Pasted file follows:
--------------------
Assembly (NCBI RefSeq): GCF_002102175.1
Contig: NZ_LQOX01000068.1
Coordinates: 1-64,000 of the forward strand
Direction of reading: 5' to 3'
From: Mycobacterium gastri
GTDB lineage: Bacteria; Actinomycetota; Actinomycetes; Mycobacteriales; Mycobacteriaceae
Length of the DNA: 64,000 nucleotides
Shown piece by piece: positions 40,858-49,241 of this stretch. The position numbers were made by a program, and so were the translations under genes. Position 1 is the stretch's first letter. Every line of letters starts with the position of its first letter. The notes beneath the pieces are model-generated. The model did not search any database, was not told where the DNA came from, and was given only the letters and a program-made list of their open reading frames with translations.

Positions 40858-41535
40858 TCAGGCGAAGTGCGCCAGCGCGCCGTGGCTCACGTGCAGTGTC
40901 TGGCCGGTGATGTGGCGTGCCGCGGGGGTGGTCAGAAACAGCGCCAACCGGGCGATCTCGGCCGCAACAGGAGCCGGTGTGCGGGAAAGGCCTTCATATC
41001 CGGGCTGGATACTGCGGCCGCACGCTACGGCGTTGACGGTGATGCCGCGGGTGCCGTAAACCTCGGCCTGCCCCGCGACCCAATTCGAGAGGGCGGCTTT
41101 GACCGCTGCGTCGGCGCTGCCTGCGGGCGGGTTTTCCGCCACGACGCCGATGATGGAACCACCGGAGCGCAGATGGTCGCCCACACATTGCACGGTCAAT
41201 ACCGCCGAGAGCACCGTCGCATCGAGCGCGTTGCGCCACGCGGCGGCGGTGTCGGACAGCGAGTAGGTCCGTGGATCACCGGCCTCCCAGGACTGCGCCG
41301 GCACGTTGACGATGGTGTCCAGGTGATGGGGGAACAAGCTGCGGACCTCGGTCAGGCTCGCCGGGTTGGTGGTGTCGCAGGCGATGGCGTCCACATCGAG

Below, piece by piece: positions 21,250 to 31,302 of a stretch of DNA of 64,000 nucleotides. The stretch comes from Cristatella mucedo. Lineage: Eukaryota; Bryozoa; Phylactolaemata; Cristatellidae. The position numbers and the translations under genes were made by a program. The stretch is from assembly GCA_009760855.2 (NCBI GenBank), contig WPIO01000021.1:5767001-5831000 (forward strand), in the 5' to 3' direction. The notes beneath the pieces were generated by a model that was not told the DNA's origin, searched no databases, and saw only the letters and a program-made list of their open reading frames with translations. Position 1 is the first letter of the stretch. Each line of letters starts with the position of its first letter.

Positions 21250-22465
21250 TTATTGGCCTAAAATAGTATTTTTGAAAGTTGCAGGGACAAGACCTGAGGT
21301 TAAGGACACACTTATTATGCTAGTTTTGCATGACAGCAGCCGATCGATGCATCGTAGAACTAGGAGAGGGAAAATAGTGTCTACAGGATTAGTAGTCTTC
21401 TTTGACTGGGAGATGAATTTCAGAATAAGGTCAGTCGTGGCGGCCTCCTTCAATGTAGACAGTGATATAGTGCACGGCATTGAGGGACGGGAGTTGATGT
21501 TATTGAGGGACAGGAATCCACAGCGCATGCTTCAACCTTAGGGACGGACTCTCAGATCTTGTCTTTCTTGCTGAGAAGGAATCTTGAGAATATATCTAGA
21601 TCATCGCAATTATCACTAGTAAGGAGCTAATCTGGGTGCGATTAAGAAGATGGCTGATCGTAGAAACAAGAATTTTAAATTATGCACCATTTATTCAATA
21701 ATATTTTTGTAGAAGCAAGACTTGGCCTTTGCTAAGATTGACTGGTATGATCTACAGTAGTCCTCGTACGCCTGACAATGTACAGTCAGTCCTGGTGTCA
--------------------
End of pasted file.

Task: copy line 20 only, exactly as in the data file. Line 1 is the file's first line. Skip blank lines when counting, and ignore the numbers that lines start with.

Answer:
21401 TTTGACTGGGAGATGAATTTCAGAATAAGGTCAGTCGTGGCGGCCTCCTTCAATGTAGACAGTGATATAGTGCACGGCATTGAGGGACGGGAGTTGATGT